Tonight is a big night from for booklovers in my part of the planet. Following on from the original date of World Book Day (marking the anniversary of the deaths of Shakespeare and Cervantes), World Book Night is the time when bibliophiles in the UK, Ireland and the US give away free copies of some popular titles in an effort to encourage reluctant readers to get into stories.
There’s a serious point behind it: with 35 per cent of adults in the UK claiming not to read for pleasure, there is a huge group of people for whom books are a closed, er, book. It’s great that tonight might give some of them a chance to discover what they’re missing.
All the same, I can’t help being disappointed when I look at the list of the 20 books that volunteers in the UK will be distributing this evening. Though the genres vary from classic crime fiction in the shape of Agatha Christie’s After the Funeral to John Boyne’s Young Adult Holocaust novel The Boy in the Striped Pyjamas, and from former SAS sergeant Andy McNab’s memoir Today Everything Changes to Sathnam Sanghera’s The Boy with the Topknot, an account of growing up in the Punjabi community in Wolverhampton, there is not a single translated novel to be found on the list. Unlike previous years, all the books are by authors who write in English – most of whom are British, with the odd Irish and American wordsmith thrown in for good measure.
It’s a similar story when you look at the US WBN list, although there is one Spanish-language work in the mix: Puerto Rican author Esmeralda Santiago’s Cuando Era Puertorriqueña, which is also being given away in both Spanish and English.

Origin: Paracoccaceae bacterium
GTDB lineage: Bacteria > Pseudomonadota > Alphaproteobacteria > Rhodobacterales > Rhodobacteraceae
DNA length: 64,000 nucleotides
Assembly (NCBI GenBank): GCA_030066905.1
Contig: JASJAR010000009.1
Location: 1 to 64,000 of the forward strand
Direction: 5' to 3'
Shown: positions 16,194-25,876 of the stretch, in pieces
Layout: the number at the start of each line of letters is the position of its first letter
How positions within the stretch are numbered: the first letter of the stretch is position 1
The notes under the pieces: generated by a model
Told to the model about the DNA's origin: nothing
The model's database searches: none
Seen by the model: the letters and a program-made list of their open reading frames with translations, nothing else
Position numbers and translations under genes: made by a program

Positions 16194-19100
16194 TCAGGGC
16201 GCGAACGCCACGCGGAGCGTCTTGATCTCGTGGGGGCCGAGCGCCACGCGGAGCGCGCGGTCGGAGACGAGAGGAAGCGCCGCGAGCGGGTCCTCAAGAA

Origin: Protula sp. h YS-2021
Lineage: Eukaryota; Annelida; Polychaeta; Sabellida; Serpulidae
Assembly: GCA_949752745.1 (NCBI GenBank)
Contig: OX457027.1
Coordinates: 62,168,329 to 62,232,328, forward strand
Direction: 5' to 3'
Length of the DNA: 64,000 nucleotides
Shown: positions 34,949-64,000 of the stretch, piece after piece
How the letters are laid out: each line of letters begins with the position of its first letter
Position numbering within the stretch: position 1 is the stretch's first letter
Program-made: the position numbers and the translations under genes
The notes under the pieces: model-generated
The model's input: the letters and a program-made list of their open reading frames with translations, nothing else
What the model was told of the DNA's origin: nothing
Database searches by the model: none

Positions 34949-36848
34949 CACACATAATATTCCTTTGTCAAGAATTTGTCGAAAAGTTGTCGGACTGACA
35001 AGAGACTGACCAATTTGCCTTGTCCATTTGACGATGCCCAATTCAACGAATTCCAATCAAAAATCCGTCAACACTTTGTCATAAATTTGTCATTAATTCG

According to the WBN UK website, this year’s selection was arrived at by an ‘expert editorial committee’, which looked for ‘good, enjoyable, highly readable books with strong compelling narratives [and] … a really wide variety as what will inspire one person will turn another off’.
I have no problem with that. I’m with Samuel Johnson in the belief that reading any book is better than reading none. ‘I am always for getting a boy forward in his learning; for that is a sure good,’ wrote the 18th century man of letters. ‘I would let him first read any English book which happens to engage his attention; because you have done a great deal when you have brought him to have entertainment from a book. He’ll get a better book afterwards.’
The one point on which I disagree with both Johnson and the WBN committee is that this has to be an ‘English’ book. If you want to give people a gripping crime novel, why not put a bestselling Jo Nesbo on the list or the latest translated French thriller? If it’s Holocaust fiction you’re after, why not pick from the fine array of German-language novels on the subject or plump for Israeli writer Aharon Appelfeld’s Independent Foreign Fiction Prize-winning Blooms of Darkness – I certainly can’t think of a more intriguing premise than that of a Jewish boy being hidden in a brothel throughout the war.
The problem seems to be that those in charge of World Book Night have got so hung up on the issue of engaging non-readers with books that they have forgotten the world. Perhaps they are afraid that the world itself might prove another obstacle to someone picking a story up.
They could be right. But if they don’t give potential readers the choice, we’ll never know.
Instead, for now, the ‘world’ represented on both sides of the Atlantic this World Book Night will be a very narrow, inward-looking one; a place where the only stories non-readers will be offered are those written in the language they have been speaking all along.
What translated fiction would you choose to give away this World Book Night? Leave a comment and let me know…
Photo by wsilver